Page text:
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To calculate electrical power in a circuit, multiply the voltage by the current.

Electrical power is the rate at which electrical energy is transferred or converted into other forms of energy. It is measured in watts (W) and is calculated by multiplying the voltage (V) by the current (I) in a circuit. The formula for electrical power is P = VI.

Voltage is the potential difference between two points in a circuit, and it is measured in volts (V). Current is the flow of electric charge through a circuit and is measured in amperes (A). To calculate the power in a circuit, you need to know the voltage and current values.

For example, if a circuit has a voltage of 12V and a current of 2A, the power can be calculated by multiplying 12V by 2A, which gives a result of 24W. This means that the circuit is transferring or converting 24 joules of electrical energy per second.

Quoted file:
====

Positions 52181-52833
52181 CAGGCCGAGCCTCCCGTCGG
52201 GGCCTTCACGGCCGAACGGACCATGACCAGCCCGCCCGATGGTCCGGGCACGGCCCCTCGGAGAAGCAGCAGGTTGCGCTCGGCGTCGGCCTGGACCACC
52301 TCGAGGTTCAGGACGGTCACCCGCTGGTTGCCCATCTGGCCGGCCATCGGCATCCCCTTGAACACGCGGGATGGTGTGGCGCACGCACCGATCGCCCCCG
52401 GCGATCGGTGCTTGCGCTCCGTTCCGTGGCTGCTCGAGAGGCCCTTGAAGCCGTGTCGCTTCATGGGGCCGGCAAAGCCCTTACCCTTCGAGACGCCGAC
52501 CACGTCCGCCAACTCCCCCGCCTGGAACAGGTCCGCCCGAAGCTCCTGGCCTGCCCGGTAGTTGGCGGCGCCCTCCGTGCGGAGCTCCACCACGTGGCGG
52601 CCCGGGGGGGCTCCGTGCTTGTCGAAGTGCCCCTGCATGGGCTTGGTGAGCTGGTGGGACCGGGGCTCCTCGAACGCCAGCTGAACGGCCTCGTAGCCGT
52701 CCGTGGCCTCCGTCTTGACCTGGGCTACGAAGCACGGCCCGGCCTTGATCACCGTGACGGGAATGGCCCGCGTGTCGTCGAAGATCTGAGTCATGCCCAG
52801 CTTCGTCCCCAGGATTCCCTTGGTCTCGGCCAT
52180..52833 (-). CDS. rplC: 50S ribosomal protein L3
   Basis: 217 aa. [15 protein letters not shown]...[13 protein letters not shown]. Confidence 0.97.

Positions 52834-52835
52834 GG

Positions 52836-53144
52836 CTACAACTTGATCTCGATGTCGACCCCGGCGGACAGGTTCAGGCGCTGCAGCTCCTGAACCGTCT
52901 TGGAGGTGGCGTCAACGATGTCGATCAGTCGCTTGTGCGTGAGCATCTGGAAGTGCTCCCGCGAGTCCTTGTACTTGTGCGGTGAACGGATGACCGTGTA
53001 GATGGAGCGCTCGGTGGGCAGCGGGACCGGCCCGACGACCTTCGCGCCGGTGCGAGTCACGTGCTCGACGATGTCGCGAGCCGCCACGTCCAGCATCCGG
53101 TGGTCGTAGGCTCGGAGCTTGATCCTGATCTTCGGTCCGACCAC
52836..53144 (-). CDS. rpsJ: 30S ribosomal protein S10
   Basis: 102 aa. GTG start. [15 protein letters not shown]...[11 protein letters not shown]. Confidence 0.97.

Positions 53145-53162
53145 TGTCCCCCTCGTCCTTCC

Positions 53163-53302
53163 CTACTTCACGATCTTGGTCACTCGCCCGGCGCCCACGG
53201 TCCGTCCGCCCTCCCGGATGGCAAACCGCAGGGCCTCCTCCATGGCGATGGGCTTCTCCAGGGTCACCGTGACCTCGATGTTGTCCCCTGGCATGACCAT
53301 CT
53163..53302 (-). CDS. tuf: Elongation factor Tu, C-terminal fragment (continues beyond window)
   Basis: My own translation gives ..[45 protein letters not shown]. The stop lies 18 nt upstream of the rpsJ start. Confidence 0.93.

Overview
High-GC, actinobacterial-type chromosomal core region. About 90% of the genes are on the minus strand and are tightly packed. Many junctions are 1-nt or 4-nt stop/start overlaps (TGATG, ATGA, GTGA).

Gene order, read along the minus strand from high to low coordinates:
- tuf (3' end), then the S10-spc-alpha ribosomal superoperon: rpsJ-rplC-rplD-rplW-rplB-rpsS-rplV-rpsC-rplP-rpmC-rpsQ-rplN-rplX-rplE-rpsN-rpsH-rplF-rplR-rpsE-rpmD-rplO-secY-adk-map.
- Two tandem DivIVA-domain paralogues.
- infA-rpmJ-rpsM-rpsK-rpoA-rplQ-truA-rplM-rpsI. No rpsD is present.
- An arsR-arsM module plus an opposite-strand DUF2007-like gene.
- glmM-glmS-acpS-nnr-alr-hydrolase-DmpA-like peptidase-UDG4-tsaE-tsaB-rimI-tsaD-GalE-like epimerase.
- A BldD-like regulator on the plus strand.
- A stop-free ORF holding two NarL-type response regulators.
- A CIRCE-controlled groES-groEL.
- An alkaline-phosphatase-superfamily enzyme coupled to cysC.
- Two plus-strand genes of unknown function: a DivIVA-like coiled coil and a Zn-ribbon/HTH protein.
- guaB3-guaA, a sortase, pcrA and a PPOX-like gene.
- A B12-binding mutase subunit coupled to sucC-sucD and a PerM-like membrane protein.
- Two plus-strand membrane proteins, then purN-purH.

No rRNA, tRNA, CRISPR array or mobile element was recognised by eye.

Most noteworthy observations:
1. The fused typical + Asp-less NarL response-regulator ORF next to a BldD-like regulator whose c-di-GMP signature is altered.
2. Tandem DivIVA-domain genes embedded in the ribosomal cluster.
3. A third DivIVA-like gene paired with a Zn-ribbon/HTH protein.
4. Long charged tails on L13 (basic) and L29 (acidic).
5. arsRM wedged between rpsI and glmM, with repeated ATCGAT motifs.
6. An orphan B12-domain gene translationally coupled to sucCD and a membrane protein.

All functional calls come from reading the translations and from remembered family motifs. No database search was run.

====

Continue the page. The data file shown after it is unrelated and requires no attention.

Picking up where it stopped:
It is important to note that electrical power can be positive or negative, depending on the direction of the current flow and the polarity of the voltage. In a circuit with a battery, for example, the power will be positive when the current flows from the positive terminal to the negative terminal, and negative when the current flows in the opposite direction.

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